Benzyl Alcohol Lotion 5% (Ulesfia™)
Benzyl Alcohol Lotion 5% (Ulesfia™)
By William T. Elliott, MD, FACP, and James Chan, PharmD, PhD. Dr. Elliott is Chair, Formulary Committee, Northern California Kaiser Permanente; and Assistant Professor of Medicine, University of California, San Francisco. Dr. Chan is Pharmacy Quality and Outcomes Manager, Kaiser Permanente, Oakland, CA. Drs. Elliott and Chan report no financial relationship to this field of study.
Benzyl alcohol lotion is the latest product approved by the FDA for the treatment of head lice (Pediculosis capitis) infestation. Benzyl alcohol acts by inhibiting lice from closing their respiratory spiracles. This allows the vehicle, mineral oil, to facilitate obstruction of their airways and, ultimately, asphyxiation of the lice.1 The 5% lotion is marketed by Sciele Pharma as Ulesfia™.
Benzyl alcohol lotion is indicated for the topical treatment of head lice infestation in patients 6 months of age and older.1
The lotion should be applied to dry hair and the dose is based on the length of the hair, varying from 4 to 6 oz for short hair (0-2 inches) up to 32-48 oz (> 33 inches).1 After 10 minutes the lotion should be rinsed off with water. Application should be repeated in 7 days. After the lotion has been washed off, a fine-tooth comb should be used to remove treated lice and nits from the hair and scalp. Use of the product in patients younger than 6 months of age is not recommended because of potential for increased systemic absorption due to high body surface to body mass ratio and immature skin barrier.1
Benzyl alcohol is available as a 5% lotion in 8 oz bottles.
Based on its mechanism of action, i.e., suffocating the lice, resistance to benzyl alcohol is unlikely to develop.
Benzyl alcohol is moderately effective (75% lice-free for 14 days) and is not an ovicide.1,2 Most common adverse events are pruritus (12%), erythema (10%), pyoderma (7%), and ocular irritation (6%).1
Benzyl alcohol is the latest product approved for the treatment of head lice. Efficacy was demonstrated in two multicenter, randomized, double-blind, vehicle-controlled studies in 250 subjects (6 months of age and older) with active head lice.1 Treatment involved 2 applications separated by 1 week. The proportions of subjects free of live lice 14 days after the last treatment were 76.2% for benzyl alcohol vs 4.8% for the vehicle in study 1 and 75% and 26.2%, respectively, for study 2.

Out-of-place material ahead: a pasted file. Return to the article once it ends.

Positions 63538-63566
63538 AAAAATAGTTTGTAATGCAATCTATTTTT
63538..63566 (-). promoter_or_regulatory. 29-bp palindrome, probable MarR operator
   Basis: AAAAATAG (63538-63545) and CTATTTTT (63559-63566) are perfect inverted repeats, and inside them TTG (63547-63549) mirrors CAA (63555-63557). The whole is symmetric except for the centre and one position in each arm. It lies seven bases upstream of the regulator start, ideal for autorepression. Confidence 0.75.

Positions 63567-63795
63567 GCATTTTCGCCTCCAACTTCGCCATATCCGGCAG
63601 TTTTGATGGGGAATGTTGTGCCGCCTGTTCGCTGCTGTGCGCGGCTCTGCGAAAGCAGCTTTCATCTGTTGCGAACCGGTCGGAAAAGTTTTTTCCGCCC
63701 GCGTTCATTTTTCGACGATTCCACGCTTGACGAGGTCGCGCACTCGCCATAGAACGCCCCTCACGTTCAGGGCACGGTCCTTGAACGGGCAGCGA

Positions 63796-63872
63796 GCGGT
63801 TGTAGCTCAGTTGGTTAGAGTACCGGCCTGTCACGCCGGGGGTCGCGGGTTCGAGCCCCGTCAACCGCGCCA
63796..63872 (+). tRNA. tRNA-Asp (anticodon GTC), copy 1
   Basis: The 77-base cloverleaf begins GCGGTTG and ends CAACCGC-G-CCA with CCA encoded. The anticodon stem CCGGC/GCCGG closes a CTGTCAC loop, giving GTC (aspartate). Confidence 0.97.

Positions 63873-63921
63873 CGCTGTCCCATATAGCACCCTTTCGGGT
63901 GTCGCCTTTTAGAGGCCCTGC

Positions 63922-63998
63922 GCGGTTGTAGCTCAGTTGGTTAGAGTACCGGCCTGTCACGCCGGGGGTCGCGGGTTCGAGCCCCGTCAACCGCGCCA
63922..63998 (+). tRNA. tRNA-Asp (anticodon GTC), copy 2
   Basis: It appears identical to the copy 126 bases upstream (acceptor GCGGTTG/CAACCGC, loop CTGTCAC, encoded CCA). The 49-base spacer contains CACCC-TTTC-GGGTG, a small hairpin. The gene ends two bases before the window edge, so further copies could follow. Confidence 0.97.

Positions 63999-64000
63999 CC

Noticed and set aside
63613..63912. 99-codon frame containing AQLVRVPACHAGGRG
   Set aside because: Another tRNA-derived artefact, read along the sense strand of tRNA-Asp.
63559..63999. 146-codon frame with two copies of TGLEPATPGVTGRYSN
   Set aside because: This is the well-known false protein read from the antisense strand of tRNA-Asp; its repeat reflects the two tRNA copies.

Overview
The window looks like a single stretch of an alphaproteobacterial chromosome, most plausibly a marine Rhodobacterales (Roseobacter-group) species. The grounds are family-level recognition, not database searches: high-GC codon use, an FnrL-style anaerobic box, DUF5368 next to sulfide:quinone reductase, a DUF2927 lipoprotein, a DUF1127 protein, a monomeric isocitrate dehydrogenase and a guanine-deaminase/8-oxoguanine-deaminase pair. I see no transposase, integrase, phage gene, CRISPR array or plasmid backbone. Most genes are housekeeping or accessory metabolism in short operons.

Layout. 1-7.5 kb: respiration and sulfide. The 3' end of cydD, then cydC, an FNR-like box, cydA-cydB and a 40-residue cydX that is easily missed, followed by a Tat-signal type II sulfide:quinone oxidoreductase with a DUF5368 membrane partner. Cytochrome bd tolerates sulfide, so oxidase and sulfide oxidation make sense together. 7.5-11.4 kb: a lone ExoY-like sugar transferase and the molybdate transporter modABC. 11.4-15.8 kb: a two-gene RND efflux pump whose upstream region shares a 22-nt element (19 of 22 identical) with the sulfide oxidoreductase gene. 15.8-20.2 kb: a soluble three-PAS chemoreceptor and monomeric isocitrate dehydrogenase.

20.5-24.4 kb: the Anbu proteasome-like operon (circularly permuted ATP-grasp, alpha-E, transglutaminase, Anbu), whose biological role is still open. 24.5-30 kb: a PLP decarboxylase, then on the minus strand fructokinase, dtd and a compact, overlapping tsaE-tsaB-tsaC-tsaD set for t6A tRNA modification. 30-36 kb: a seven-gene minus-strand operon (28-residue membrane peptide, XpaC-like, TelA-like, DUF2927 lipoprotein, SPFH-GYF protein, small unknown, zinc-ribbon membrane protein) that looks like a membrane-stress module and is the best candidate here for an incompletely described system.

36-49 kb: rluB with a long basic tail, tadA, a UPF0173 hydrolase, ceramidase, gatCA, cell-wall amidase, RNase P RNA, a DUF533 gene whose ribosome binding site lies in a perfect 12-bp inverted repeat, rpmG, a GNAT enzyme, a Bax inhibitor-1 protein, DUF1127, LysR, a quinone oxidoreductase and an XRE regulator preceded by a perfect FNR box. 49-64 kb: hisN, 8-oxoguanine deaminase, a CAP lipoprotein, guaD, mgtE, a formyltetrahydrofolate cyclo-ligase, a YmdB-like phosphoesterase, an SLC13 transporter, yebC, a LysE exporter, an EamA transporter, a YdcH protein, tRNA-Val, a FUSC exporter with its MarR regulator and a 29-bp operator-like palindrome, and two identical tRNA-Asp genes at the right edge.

Head lice are a common infestation in the United States among children 3-12 years of age. Approximately 6-12 million are infested annually.2 Permethrin 1% Crème rinse is currently the recommended treatment by the American Academy of Pediatrics. However, resistance to permethrin has been reported.3 In two recent studies, permethrin showed cure rates of 67.6% in one and 62-68% in the other.4,5 Malathion lotion is highly effective (98%) and is ovicidal but has an odor, a prolonged application time (8-12 hours), and is flammable.6 Benzyl alcohol lotion showed a cure rate of about 75% but is not an ovicide. It does provide another treatment option that appears to be similar to or marginally better than permethrin.
1. Ulesfia Product Labeling. Atlanta, GA: Sciele Pharma; April 2009.
2. Frankowski BL, et al; Committee on School Health, and Committee on Infectious Diseases. Head lice. Pediatrics 2002;110:638-643. Available at: http://aappolicy.aappublications.org/cgi/content/full/pediatrics;110/3/638. Accessed Nov. 4, 2009.
3. Heymann WR. Head lice treatments: Searching for the path of least resistance. J Am Acad Dermatol 2009;61:323-324.
4. Heukelbach J, et al. A highly efficacious pediculicide based on dimeticone: Randomized observer blinded comparative trial. BMC Infect Dis 2008;8:115.
5. Stough D, et al. Efficacy and safety of spinosad and permethrin crème rinses for Pediculosis capitis (head lice). Pediatrics 2009;124:e389-e395.
6. Benzyl alcohol lotion for head lice. Med Lett 2009; 51:57-58.The hope trial convinced many experts that midlife adults (age ≥ 55 years) with existing vasculopathy (history of CAD, CVD, diabetes and CV risk factors) will have improved outcomes on an ACE inhibitor (ramipril, to be specific).
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